YouTube launched its music platform late last year to little fanfare, offering all you can eat music for $7.99/month on the site, with no ads.
While many of us use YouTube to listen to the occasional song, it’s no match for a real music service like Spotify or Google Music since it doesn’t offer background listening or the ability to search for songs without using the site.
A new third-party Chrome extension called Streamus is changing that, however, turning the site into a legitimate music service that lives in a popup in your browser.
Streamus feels like something that Google itself should have built, but it’s actually built by someone who quit their job to work on the extension full-time. On Reddit, the creator says they’ve been working on it for over three years.
The extension is built with Google’s Material design language and allows you to search any song on YouTube right inside a popup, add it to a playlist and listen instantly without needing to have a YouTube tab open.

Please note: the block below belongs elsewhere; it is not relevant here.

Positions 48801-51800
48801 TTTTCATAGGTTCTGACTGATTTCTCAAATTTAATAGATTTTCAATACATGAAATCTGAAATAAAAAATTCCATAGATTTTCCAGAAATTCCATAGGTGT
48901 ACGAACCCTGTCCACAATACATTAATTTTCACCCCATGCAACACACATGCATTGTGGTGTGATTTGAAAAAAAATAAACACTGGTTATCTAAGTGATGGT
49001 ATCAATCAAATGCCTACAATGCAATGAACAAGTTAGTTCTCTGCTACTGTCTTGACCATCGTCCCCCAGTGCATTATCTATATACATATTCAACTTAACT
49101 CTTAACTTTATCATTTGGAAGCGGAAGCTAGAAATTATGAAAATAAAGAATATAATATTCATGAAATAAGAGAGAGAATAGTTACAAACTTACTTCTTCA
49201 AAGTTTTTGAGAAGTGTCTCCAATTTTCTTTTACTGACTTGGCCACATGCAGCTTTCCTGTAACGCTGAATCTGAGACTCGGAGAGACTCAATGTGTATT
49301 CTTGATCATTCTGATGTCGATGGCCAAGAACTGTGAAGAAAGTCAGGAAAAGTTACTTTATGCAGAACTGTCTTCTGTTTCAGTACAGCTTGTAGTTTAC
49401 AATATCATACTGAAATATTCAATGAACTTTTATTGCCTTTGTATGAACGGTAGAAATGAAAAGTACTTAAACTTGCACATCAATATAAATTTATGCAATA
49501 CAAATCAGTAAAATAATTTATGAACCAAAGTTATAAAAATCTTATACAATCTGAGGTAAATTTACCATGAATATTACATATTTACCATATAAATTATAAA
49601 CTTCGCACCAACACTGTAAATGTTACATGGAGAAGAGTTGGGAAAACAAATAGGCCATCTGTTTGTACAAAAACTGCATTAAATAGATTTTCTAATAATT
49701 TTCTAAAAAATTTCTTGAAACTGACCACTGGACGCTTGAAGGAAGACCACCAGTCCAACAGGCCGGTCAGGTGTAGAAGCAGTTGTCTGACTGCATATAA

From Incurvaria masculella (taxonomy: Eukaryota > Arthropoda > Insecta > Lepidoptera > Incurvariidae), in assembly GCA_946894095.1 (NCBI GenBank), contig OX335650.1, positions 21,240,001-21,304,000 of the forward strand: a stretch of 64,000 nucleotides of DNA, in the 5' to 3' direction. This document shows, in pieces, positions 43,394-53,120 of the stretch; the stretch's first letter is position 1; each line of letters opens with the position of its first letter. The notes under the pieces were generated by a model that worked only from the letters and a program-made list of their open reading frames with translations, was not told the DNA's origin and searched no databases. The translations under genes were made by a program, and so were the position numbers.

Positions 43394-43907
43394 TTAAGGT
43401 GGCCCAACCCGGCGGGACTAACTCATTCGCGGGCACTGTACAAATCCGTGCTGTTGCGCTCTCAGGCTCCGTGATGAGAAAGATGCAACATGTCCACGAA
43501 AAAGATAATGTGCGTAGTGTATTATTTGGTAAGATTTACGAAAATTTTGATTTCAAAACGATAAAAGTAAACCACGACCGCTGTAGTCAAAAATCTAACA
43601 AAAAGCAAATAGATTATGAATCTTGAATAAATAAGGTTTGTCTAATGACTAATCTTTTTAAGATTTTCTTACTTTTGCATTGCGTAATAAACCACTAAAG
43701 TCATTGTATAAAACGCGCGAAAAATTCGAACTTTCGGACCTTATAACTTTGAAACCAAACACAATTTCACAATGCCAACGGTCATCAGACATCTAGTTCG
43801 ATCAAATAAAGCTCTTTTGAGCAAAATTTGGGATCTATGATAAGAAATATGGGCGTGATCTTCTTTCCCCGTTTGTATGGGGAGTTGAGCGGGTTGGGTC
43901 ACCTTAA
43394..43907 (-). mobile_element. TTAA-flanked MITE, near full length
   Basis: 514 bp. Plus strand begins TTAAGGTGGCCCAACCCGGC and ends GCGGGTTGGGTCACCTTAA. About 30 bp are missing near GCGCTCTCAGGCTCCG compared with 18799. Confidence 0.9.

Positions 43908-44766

The extension does far more than you might expect. For example, once you’ve created a playlist, you can share it with friends via a URL, like you might expect on a normal music service.
You’re also able to queue up songs from around the web by just right clicking on them, which makes it easy to listen all day.
Having used Streamus for a few days now, I’d be pretty surprised if Google didn’t end up offering to acquire the extension; it’s simply that good.
Streamus doesn’t require a YouTube Music Key subscription to work; it works with plain old YouTube.
It’s a little disappointing that Google itself couldn’t deliver something this awesome when it launched YouTube Music Key, but this extension brings it to its full potential.